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Elastic Bending of

Nonsymmetrical Sections
One of the assumptions made in the development of the bending stress
formula (Section 3-4) was that the loads were applied in a plane of symmetry of the
beam; hence, the beam would be subject to no torque. We will now proceed to develop
a more general approach encompassing a general case of loading and a general cross
section.
Figure 3-21 shows an arbitrary section of a beam subjected to a pure bending
moment M. In our case, we shall assume the principal plane, in which M acts, to be x-
y and the principal axes of the cross section to be y and z.
We also assume the beam to be homogeneous and isotropic, and that we stay within
the elastic limit of the material. Thus, plane sections will remain plane, and the
bending strains and stresses will vary linearly from the neutral axis, Now let us resolve
M into rectangular components My and Mz acting in the xz and xy planes, respectively
(y and z are assumed to be principal axes).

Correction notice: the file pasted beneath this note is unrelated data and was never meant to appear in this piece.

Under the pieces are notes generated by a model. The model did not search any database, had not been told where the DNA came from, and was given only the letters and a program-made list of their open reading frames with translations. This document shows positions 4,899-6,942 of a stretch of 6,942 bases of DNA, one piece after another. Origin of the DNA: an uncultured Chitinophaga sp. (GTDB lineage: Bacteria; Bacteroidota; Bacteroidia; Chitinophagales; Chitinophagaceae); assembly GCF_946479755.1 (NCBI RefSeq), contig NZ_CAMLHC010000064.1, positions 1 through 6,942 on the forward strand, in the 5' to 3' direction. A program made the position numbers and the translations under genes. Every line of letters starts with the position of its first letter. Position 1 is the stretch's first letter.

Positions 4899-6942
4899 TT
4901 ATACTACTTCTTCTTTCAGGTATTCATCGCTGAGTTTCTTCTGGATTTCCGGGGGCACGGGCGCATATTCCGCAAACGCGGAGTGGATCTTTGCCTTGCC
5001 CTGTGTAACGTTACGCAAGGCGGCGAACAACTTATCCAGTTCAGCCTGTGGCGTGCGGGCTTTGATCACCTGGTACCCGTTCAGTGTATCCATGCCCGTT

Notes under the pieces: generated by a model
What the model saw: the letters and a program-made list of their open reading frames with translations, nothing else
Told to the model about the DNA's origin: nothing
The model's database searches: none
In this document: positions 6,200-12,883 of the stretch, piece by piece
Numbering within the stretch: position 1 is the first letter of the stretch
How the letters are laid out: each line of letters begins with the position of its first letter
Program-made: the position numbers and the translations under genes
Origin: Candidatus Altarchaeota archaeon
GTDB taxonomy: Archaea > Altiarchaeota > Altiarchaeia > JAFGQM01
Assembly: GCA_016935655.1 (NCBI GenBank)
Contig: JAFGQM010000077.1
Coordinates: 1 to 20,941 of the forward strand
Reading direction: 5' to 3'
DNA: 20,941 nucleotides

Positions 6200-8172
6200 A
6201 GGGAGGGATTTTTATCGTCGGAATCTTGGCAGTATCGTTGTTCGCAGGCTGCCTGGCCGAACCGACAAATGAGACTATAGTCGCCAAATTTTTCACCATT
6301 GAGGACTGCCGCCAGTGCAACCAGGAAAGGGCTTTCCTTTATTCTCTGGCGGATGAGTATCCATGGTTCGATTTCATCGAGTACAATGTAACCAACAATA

Figure 3-21
Observing that the deformation is elastic, we write

 y  ky
from which k = M-/I-. The stress then becomes

Mzy
y  (3-32)
Iz
By a similar analysis, the stress z is found to be

M yz
z  (3-33)
Iy
Thus, when the bending moments do not act in the principal planes, we may resolve
the moments into components which would coincide with the principal planes. Then
the total stress is the algebraic sum (or difference) of the two stresses produced by the
individual components of M. Example 3-21 illustrates the procedure.

Example 3-21:

Given: The section in Figure a subjected to a bending moment of M = 50,000 in.-lb


acting in plane xy.
Find: Stress at point 1.
M b  (50,000) cos 30  43,00in.  lb
0

M a  (50,000) sin 300  25,00in.  lb


6(12) 3
Ib   864in.4

12
3
12(6)
Ia   216in. 4

12
Thus,

(43,00)(6) (25,000)(6)
1    30  347  647 psi
864 216